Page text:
by Sarah Marten
Dr James Ebdon’s role as senior lecturer at the University of Brighton combines an interesting mix of teaching, research, international workshop facilitation, and conference presentations. His ground-breaking research has helped to discover a bacterium in sewage which can be used to develop simple and inexpensive tests for water pollution detection. This could potentially help reduce the burden of water-related diseases such as cholera and dysentery and ultimately save lives throughout the world. Whilst at school James had little interest in a career in scientific research – he initially chose engineering, but is very glad that he made this career move. He is fascinated by the real applications of science and how this can be used to solve everyday problems. James recently talked to Sarah Marten about his varied job.
What does your job involve?
I am an environmental microbiologist and conduct research into the presence of micro-organisms, such as bacteria and viruses in aquatic environments, including river waters, bathing waters, drinking water, sediments, and shellfish. My work roughly divides into a roughly equal 50/50 split between research and teaching, although the duties vary according to the time of year. The summer academic break is the ideal time to catch up with all my personal research work.
As a senior lecturer the amount of time spent teaching varies, but on average I spend between six and eight hours each week giving lectures. I supervise student research projects and teach on a wide range of courses, including BSc/BA Geography and Geology, BSc Environmental Sciences, BSc Environmental Hazards, BSc Biological Sciences, BEng/MEng Civil Engineering and MSc Water and Environmental Management.
Do you supervise the work of PhD students?
Weekly meetings with our five PhD students, alongside my colleague Dr Huw Taylor are an important part of my work. All our PhD students are either employed by research institutes or in receipt of university studentships/scholarships and all work towards common research goals. The research group is truly international with PhD students and Post Docs from Cameroon, Brazil, India, and Portugal, bringing diverse experiences that helps inform our international research.
I also arrange individual weekly planning and evaluation meetings with each PhD student, and as our work is heavily lab-based, we need to organise the logistics of sharing the laboratories and equipment. In addition, I am also the Deputy Research Student Division Leader (RSDL) with responsibility for academic well-being, student progress and pastoral support for 67 postgraduate researchers undertaking MPhil/PhD qualifications within the School of Environment and Technology. Our PhD students all start with an MPhil qualification, and I help organise meetings to outline their research and facilitate their possible transfer to the PhD.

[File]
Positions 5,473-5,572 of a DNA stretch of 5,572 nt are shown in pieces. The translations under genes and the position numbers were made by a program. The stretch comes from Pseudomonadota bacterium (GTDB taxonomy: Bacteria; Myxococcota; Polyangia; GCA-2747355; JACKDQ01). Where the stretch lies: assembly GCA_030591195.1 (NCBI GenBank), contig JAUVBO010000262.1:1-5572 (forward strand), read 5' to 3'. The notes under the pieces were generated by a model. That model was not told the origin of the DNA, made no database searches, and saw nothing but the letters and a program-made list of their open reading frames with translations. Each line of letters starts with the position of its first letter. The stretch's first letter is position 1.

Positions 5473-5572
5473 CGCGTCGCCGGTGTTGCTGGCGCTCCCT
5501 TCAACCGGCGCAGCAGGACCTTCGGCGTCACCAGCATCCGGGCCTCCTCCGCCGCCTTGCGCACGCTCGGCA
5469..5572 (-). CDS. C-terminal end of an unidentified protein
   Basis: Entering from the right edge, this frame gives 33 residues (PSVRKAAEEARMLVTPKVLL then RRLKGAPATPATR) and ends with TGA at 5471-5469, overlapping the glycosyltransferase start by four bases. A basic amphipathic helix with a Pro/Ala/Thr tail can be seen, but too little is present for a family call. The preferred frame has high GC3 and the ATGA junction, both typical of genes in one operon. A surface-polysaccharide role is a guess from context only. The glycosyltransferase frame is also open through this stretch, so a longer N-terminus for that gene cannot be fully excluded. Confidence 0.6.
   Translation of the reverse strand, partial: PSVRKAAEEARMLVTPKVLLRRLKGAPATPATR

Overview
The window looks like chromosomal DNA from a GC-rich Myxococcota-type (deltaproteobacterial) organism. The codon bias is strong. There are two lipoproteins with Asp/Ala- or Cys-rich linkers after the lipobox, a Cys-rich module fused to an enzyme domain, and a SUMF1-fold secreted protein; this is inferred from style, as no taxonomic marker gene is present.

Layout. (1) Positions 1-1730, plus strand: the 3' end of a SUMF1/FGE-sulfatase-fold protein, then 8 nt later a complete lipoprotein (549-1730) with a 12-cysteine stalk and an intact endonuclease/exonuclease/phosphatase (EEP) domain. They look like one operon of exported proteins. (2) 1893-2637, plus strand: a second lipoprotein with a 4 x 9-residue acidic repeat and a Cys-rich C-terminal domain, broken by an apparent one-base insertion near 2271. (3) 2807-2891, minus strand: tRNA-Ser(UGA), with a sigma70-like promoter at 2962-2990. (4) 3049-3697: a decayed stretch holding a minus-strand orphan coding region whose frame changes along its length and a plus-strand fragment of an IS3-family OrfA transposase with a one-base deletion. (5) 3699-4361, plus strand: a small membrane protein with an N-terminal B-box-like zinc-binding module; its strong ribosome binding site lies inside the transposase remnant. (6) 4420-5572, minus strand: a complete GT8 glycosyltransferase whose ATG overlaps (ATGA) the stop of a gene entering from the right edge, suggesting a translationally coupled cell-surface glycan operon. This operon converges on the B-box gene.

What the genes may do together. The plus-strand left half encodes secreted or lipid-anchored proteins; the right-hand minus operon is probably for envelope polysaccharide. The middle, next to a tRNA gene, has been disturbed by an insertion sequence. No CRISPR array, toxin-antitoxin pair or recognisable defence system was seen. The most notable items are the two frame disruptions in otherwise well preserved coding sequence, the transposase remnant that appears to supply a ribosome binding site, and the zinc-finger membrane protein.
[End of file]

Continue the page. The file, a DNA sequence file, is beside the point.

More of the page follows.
What else do you do?
Writing proposals for research initiatives is a vital part of my work and I have recently helped to secure 2.9 million Euros European Research Development Funding with Dr Huw Taylor for a joint collaborative venture we manage and which involves the UK Environment Agency, University of Caen and the French Research Institute for Exploitation of the Sea (IFREMER).The publication of high impact peer-reviewed journals is another vital aspect of this job.
Attending around five international conferences each year and facilitating workshops is an important and at the same time pleasurable part of my work. In 2008 I was invited to Hawaii to make a keynote presentation for the US Oceans and Human Health Research Center about low-cost methods for identifying sources of pollution. This job has taken me to many other places including Cape Town, Tokyo, Singapore, San Francisco and I am looking forward to a forthcoming trip to Brazil to deliver a workshop and to Rotorua, New Zealand for a conference. Networking with other international researchers is so important, and research ideas are often developed during the resultant conversations.
I have also given talks to the US Environmental Protection Agency, the UK Health Protection Agency, the UK House of Commons and the UK Environment Agency.
What areas of research are you currently pursuing?
A key part of my research is concerned with low-cost methods for identifying sources of water pollution. I found a strain of the bacterial species, Bacteroides ovatus (GB124) which can operate as a marker for human faecal pollution. I have worked closely with colleagues from the University of Barcelona to develop low-cost tests to look at water contamination which we are hoping will help developing countries to provide safe drinking water.
Another area of my research is identifying other markers of pollution such as “pigs” which happen to be remarkably similar to us genetically, so it can be difficult to identify a unique marker for such sources. It’s important that we do this because in areas such as Eastern England and Northwest France there are large populations of pigs, whose waste often ends up in coastal waters used for bathing and shellfish production.
Shellfish are bio-accumulators, and their method of feeding known as filter-feeding means they can concentrate microorganism such as viruses which may pose a risk to human health. Detecting the presence of such microorganisms may therefore help us better understand the risks associated with uncooked or inadequately cooked shellfish.
Complex environmental interactions mean that intensive testing and large sample sizes are necessary in order to draw meaningful conclusions. Long hours of laboratory testing in the UK and overseas are required in order to ensure our methods are robust and transferable. At all times I am working collaboratively with a fantastically supportive team at the University of Brighton (Dr Huw Taylor, Dr Daniel Nnane, Dr Jon Caplin, David Diston, Sarah Purnell, Lakshmi Yaliwal, Diogo Trajano and Silvia Monteiro), as well as overseas colleagues in Spain, Sweden, France, Cyprus, Austria and Hawaii. I could never have achieved what I have done without their help and support.